Protecting Our Environment and Our Economy
Last Sunday was Earth Day, a day when the world acknowledges the importance of protecting our planet. Unfortunately, even on Earth Day we don't do nearly enough to focus on climate change. Climate change will be one of the most pressing issues we face as a global community in the coming years. But, while climate change is an international threat, it can also have severe consequences for us right here in the district. For this week’s Sunday Issue, I wanted to continue the momentum from last week and share some of my environmental priorities.
Scientists agree that the planet is warming, and they agree that this warming is likely a result of human activity. Our scientists tell us that if we want to protect life as we know it we must take action. One of the main ways the international community attempted to do this was through the 2015 Paris Accord. Though imperfect, it was a step towards international accountability, and aimed for each country to cut carbon emissions by 2025. Last October, President Trump withdrew the United States from the agreement, saying it was “unfair” to American companies. This should devastate all of us — the United States is one of the largest contributors of carbon emissions, and to shirk this responsibility indicates a total lack of leadership and basic decency towards our fellow nations on an important international issue.
Last week, Michael Bloomberg, former New York City Mayor, made headlines for offering to donate $4.5 million to the UN climate change Secretariat, meeting the United States’ obligation this year. Bloomberg is working with California Governor Jerry Brown as co-chairs of America’s Pledge, a group of states, cities, and companies that have pledged to uphold the Paris Agreement even without the federal government. Together, these states, cities, and companies make up more than half the American economy. The group has already made significant strides with mandatory renewable portfolio standards, city-wide pledges for electric vehicles, and efficient building and industrial energy programs.
This is the kind of leadership we need: leadership at the local, state, and industry level that will uphold America’s promise when the White House will not. We can still make meaningful change to reduce emissions, bolster the clean energy sector, and build a sustainable economy.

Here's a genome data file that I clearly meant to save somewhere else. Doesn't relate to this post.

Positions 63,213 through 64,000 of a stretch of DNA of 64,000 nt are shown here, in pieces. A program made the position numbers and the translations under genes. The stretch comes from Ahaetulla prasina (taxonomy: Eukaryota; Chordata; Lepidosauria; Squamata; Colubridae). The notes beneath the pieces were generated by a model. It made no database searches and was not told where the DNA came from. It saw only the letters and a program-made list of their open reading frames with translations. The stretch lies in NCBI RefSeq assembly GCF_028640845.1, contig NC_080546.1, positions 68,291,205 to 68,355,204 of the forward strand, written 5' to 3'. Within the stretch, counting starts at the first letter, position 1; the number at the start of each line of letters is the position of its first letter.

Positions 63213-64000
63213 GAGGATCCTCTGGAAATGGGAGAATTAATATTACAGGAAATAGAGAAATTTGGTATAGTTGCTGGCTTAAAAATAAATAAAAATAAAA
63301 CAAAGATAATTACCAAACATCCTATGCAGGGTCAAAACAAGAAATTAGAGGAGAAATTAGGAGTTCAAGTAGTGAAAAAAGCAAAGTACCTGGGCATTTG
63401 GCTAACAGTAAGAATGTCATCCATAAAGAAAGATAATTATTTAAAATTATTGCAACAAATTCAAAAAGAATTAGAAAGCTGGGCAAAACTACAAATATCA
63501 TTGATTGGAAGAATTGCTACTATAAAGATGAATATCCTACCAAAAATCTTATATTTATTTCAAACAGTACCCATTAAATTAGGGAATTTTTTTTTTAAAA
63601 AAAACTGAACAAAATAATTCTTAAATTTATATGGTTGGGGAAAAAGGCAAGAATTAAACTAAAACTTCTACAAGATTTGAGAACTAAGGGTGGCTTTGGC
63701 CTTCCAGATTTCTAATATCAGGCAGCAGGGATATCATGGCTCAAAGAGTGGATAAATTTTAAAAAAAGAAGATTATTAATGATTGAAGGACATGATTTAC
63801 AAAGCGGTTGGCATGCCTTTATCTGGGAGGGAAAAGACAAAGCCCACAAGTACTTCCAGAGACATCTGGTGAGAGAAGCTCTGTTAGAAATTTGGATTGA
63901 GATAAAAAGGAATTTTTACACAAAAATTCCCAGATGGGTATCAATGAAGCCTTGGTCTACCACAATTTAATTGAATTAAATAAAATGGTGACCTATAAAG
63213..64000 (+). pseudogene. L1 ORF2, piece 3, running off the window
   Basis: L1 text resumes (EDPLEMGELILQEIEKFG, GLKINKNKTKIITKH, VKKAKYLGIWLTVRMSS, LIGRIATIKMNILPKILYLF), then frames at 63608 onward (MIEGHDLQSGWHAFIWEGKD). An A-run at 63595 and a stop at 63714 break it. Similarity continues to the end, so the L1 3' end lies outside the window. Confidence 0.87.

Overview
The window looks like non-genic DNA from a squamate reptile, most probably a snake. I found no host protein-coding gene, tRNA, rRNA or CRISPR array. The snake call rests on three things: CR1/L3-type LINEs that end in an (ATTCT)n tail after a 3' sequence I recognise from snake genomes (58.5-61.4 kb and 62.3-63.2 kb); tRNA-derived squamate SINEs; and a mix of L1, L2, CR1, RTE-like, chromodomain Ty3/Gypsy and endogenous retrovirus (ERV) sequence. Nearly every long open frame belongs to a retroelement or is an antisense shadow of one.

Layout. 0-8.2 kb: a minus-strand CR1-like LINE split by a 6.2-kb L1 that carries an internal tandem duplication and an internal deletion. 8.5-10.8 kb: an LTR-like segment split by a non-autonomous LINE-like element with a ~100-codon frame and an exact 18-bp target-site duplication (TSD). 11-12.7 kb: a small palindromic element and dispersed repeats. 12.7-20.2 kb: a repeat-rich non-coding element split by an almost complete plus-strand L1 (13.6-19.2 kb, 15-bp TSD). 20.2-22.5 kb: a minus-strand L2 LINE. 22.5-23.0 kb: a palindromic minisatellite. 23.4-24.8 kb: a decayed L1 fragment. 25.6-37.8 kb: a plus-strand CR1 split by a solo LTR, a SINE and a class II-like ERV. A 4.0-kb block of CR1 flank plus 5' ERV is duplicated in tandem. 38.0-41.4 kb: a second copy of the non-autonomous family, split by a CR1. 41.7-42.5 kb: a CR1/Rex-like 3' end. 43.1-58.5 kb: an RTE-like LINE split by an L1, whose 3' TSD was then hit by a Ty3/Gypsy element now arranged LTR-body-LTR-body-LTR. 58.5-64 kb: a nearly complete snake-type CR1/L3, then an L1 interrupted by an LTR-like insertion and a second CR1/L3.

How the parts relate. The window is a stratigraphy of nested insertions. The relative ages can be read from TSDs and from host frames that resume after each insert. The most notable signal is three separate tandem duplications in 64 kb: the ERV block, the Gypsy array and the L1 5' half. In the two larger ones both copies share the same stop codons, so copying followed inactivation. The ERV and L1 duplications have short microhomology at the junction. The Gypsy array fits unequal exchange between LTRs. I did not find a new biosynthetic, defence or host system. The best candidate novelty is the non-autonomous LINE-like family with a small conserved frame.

Solar Power and Clean Energy Jobs
A UN report released earlier this month showed solar power attracted more investment than any other technology this past year. This indicates that the future of energy use is in renewables — and that’s where the economic gains will be as well. Currently, China is leading the world in solar investment. But the US can become a global clean energy leader if we invest in this innovative sector now. Clean energy jobs are some of the fastest growing in the country. Building up America's clean energy sector will be good for the planet, but also hugely beneficial to our economy.
However, President Trump instituted tariffs on solar panels in January. Though aimed to protect workers, industry experts project that these tariffs will dampen demand for solar panel installation, as prices rise initially, and could result in job losses for 23,000 people. This tariff plan wasn't well thought through and will end up hurting American industries. We need to be building up the clean energy sector, not tearing it down.
The good news is that Ohio has made progress in solar power, as Cincinnati, Columbus, and Cleveland have all made strides in solar energy consumption, showing once again how local communities can lead our nation in clean energy. There are a number of steps local government officials can take to continue to encourage solar development, including simplifying permitting and zoning practices and financing programs that encourage businesses to adopt solar energy. Through this kind of local leadership and ingenuity, we can continue to be strong advocates for clean energy policies even without leadership from Washington.
Effects of Climate Change on Crops
Climate change also poses severe threats to American agriculture, especially right here in Ohio. The EPA says that climate change will cause summers to become dangerously hot, reducing corn yields, since corn stops growing once the temperature rises above 86 degrees.
These warmer temperatures threaten livestock through heat stress and contribute to higher pest rates. Changing rain patterns will also hurt Ohio’s farmers, as experts point to devastating floods in the winter months and more frequent short-term droughts in the hot summer months. Early spring floods can also wash away fertilizer and newly-planted seeds.
These challenges have already started to affect Ohio farmers, and will continue to affect them in the future. Thus, it is critical to build partnerships between climate scientists and farmers, so that farmers have all the tools necessary to handle the coming challenges.
In our very own Lake Erie, climate change poses a threat to water quality. Recently, we have seen an increase in algal blooms. Caused by warming water temperatures and pollutant runoff from increasingly large storms, these blooms create massive dead zones on Lake Erie, deeply disrupting fishing industries and tourism. In 2014, algal blooms poisoned drinking water for thousands of Toledoans. Without action on climate change, these issues will only continue to harm our beloved Great Lakes and our drinking water supply.